Project Management

Project Management is the discipline of defining and achieving finite objectives. The challenge of project management is the optimized integration and allocation of the inputs needed to meet those pre-defined objectives.

The project, therefore, is a carefully selected set of activities chosen to use resources (time, money, people, materials, energy, space, provisions, communication, quality, risk, etc.) to meet the pre-defined objectives.

DC is managing a variety of projects which are in different stages, Pre-award/design, design, tender, construction and post-construction.
The projects are generally compromise of different types/Sectors as follow:

  • Infrastructure Projects
  • Residential Projects
  • Commercial Projects
  • Governmental & Public Projects
  • Hospitality Projects
  • Marine Projects
  • Airports Projects
  • Environmental Projects
  • Educational & Institutional Projects
  • Prisons and courts
  • Office buildings

We develope, provide and apply:

  • Specific analysis of the projects parameter
  • Identify key driving forces and obstacles - at national, regional, communal and individual level
  • Specific methods
  • Use innovative research methods incl. modern communication technology
  • Hold up trans-disciplinary workshops amongst planners and with members of the steering committee/client
  • Specific people
  • Experienced staff of DC supported by specialist experts in specialist areas.
  • Use close cooperation with local experts and members of the governing body from our experience of similar projects.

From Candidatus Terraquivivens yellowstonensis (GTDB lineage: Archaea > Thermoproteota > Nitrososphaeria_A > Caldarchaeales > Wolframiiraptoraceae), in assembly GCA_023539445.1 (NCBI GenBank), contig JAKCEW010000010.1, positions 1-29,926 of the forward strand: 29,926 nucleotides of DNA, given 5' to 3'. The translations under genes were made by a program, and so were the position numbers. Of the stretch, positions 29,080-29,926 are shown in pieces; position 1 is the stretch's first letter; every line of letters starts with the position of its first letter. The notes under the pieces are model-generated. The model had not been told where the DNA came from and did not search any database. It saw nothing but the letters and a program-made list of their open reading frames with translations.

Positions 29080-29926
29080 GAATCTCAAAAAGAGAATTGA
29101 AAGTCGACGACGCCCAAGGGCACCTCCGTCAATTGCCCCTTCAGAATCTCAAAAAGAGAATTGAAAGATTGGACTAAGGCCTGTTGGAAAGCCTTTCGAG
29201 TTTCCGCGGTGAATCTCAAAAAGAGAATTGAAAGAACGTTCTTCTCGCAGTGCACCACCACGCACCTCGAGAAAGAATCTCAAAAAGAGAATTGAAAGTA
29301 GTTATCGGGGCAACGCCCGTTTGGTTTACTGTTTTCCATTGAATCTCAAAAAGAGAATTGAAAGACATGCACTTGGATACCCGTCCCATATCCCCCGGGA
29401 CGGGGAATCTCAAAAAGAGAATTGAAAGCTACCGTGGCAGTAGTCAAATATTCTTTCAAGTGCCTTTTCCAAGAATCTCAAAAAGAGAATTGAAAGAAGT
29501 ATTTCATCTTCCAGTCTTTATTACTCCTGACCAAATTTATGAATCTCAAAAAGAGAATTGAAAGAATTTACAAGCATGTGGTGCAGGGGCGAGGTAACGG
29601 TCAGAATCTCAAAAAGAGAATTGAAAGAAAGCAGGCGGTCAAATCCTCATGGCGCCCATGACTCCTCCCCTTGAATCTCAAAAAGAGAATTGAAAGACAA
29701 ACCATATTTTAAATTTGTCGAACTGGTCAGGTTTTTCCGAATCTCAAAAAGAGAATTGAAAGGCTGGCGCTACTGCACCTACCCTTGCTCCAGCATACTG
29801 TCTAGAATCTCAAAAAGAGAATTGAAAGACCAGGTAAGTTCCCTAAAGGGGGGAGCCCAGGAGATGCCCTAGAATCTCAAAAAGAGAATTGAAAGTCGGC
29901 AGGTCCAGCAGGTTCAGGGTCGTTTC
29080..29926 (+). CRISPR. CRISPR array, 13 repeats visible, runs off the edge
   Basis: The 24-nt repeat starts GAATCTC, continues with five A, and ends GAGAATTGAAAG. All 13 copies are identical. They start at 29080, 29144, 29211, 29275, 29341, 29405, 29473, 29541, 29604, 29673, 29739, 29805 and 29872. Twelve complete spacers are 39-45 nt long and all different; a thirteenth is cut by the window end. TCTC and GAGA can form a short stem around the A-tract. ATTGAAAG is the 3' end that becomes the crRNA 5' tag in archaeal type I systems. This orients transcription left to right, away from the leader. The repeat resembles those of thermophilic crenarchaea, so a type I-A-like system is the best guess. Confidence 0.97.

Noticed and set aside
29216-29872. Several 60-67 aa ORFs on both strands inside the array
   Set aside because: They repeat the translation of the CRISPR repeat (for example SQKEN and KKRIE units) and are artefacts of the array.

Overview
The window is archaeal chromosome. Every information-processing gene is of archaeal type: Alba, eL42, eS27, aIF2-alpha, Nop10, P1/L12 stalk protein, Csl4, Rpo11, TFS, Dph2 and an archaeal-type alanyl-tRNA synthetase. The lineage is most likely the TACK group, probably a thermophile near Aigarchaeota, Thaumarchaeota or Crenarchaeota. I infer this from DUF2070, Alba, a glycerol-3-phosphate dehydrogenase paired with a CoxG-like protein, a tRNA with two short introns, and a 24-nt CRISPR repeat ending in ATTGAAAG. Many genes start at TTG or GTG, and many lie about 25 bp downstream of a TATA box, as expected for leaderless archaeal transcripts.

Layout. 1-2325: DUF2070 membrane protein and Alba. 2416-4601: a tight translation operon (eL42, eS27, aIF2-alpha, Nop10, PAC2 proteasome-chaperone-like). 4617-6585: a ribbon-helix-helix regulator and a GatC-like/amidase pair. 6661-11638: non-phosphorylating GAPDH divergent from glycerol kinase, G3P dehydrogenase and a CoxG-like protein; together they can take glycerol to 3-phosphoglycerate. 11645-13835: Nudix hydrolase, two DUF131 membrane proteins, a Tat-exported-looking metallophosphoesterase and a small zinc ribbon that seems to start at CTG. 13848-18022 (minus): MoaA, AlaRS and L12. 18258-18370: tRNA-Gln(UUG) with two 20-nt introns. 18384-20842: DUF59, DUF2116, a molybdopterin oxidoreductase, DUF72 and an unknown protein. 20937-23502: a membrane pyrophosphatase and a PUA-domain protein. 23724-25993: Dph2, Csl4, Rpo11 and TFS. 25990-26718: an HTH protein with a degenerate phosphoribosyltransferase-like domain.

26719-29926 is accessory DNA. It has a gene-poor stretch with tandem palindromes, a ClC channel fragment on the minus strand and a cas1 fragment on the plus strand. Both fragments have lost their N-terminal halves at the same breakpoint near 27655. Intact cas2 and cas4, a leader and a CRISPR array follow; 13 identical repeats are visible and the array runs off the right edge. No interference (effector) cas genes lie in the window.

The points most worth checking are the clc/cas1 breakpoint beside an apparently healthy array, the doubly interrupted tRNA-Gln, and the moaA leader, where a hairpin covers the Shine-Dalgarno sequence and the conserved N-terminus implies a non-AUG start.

Projects Objectives

Objectives for a project are:

  • Quality Management
  • Timely execution control
  • Budget/Cost Control
  • Multi disciplinary working teams
  • Overall project management

1. Pre-Design/Pre-Award Stage

This stage is mainly considered as the keystone for any project as the success of a project depends mainly on the proper initiation of the project, as such stage is mainly addressing the collection of the end user requirements and convert it to a concept design with its allocate budget which to be approved by the higher authorities.

  • Data Collection
  • Concept Design and Budget Allocation
  • Budget allocation
  • Feasibility Study
  • Delivery Strategy and RFP Preparation
  • Consultant selection and awarding
  • Preparation of Consultancy Agreement

2. Design Stage

This stage starts with the appointment of the Design Consultant either through an awarding letter or an agreement as the consultant is required to perform the required service in stages i.e. Concept Design, Schematic Design, Design Development, Tender Documents and Tender analysis/Recommendation for the Project.

  • Design Management/Review
  • Inception & Initiation
  • Data Collection
  • Concept Design
  • Schematic Design
  • Design Development
  • Specifications Standards
  • Authorities Approvals
  • Cost Control and Value Management